What about volunteering after an emergency or disaster strikes?
Check out organizations like American Red Cross, NECHAMA, and JDRC to assist in emergencies. The National Civility and Community Core often activates their volunteers to help after an emergency.

Where can people find out more?
To learn more, including a list of things happening in your area and tips for preparedness in all types of emergencies, visit ready.gov.

And for more information, check out this short video on being prepared:

Shabbat Service: Revealing Our True, Authentic Selves

Shabbat Service is a weekly bit of Torah-inspired do-gooding, brought to you by Repair the World and our grantee-partner American Jewish World Service (AJWS). Read on to see how these ancient stories can apply today. Seem far fetched? Check it out:

The story: This week’s parsha (Torah portion), Ki Tetze, contains an unusual commandment (actually it contains 74 commandments, but this one is particularly noteworthy): “A man’s apparel should not be on a woman, and a man should not wear a woman’s clothing, for whoever does these things is an abomination before Adonai your God.” At first glance it’s a confusing and rather offensive commandment, especially for people who identify as transgender.

But as this week’s AJWS dvar tzedek author, Sigal Samuel, writes, “according to rabbinic interpretation [however], this law is not about preventing people from wearing clothes traditionally associated with another gender. It is about preventing deception—the veiling of our true identities—and the harmful results of gaining access to restricted spaces by means of that deception. Read in this light, the verse urges us to ensure that we create spaces that are safe, appropriate and consensual for everyone.”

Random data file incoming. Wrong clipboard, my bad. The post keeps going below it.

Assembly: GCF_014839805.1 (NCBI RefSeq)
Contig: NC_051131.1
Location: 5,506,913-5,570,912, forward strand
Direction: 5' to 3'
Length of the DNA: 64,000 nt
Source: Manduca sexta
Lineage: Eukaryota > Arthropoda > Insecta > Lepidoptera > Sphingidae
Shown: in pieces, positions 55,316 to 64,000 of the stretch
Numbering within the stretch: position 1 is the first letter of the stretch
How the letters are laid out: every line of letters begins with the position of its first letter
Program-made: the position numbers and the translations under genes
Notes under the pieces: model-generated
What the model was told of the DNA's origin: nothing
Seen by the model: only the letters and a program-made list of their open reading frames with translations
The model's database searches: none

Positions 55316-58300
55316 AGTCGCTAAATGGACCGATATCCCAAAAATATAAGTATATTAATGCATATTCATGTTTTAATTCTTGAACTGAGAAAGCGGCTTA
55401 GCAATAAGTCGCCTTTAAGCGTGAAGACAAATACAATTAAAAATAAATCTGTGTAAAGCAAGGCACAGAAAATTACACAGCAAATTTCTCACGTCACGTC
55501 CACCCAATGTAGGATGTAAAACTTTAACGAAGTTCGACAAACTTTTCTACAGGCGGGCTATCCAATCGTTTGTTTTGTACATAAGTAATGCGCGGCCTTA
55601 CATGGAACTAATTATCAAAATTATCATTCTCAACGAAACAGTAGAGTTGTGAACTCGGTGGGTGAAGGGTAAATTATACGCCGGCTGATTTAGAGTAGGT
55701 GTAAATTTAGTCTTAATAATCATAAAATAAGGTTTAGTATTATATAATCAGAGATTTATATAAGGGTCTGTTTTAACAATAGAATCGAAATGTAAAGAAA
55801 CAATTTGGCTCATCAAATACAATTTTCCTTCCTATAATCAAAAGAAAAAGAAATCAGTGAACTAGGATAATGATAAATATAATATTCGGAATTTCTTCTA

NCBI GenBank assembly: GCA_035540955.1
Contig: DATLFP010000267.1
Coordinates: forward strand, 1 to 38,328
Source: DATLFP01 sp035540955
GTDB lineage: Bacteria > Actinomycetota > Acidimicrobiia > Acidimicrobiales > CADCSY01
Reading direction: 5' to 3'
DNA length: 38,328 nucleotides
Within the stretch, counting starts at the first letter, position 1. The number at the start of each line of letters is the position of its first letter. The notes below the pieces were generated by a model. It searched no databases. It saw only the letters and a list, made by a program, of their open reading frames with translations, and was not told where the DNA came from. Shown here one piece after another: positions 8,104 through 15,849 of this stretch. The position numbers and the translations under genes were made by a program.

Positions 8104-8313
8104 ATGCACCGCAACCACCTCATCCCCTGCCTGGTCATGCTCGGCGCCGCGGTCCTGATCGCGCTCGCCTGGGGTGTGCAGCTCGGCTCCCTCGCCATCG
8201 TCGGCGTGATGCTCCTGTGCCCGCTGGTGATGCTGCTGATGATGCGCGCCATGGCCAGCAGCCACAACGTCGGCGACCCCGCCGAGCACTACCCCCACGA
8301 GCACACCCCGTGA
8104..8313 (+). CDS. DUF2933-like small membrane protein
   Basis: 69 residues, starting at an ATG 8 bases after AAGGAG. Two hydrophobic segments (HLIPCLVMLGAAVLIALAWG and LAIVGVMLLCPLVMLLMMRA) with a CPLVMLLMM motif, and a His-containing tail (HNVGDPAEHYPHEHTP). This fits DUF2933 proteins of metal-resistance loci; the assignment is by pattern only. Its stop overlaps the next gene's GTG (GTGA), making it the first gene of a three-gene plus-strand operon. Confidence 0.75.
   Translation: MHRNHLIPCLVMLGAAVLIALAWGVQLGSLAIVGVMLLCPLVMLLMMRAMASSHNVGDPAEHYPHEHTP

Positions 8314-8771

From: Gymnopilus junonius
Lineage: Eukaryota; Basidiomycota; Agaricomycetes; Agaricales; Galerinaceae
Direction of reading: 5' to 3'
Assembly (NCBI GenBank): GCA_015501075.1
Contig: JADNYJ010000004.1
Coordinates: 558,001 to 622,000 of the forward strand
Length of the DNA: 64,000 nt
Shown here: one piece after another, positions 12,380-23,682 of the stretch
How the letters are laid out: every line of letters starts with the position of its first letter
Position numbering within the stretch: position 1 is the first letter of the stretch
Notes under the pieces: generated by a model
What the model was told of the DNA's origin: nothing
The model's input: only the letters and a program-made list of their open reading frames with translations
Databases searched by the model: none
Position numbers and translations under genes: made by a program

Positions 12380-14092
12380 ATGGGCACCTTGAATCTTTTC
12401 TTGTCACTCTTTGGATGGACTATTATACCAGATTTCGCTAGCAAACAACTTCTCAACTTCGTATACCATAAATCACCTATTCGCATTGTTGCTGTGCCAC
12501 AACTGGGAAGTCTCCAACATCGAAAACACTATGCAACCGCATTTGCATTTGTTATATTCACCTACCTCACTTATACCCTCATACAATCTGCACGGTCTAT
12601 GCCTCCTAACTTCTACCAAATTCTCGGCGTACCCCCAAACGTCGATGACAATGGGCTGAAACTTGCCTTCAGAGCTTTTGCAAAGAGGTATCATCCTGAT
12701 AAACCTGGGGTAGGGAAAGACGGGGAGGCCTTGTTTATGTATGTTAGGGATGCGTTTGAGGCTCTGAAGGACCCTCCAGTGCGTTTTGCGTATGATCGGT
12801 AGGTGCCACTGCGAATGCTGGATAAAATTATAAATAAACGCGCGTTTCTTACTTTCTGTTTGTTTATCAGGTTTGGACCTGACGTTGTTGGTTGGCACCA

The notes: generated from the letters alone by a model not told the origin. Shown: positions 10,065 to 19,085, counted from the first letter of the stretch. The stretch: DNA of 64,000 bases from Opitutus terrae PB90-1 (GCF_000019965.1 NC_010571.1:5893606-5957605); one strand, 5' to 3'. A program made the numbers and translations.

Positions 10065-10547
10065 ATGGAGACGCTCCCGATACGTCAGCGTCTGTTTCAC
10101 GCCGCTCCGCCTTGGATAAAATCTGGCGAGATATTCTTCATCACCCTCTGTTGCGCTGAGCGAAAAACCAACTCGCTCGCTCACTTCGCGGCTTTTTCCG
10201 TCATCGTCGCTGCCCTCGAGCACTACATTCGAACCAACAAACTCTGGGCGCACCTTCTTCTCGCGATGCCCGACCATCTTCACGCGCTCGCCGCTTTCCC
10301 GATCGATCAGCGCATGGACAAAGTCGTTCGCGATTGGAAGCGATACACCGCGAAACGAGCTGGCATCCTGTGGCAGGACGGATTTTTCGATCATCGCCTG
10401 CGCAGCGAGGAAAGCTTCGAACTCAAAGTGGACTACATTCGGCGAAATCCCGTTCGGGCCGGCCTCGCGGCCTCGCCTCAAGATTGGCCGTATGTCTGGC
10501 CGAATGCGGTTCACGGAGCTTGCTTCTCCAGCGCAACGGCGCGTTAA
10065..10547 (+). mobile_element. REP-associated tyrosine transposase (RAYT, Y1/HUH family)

The “takeaway”: Put simply, the commandment can be read as a biblical encouragement to be our full, authentic selves – whoever that is – and not be afraid to share that with other people. Around the world, however, GLBTQ people have faced a great deal of discrimination while simply attempting to be who they are. Sigal writes, “For many transgender and gender non-conforming people across the globe, particularly in developing countries, this translates into crippling social and economic hardship. India, for example, is home to approximately one million transgender people. Because the majority of them are denied access to job, education and housing opportunities, they are forced to inhabit slums and engage in sex work to survive.”

And yet slowly, gains are being made – like Burma’s first International Day Against Homophobia and Transphobia, which was held this past May.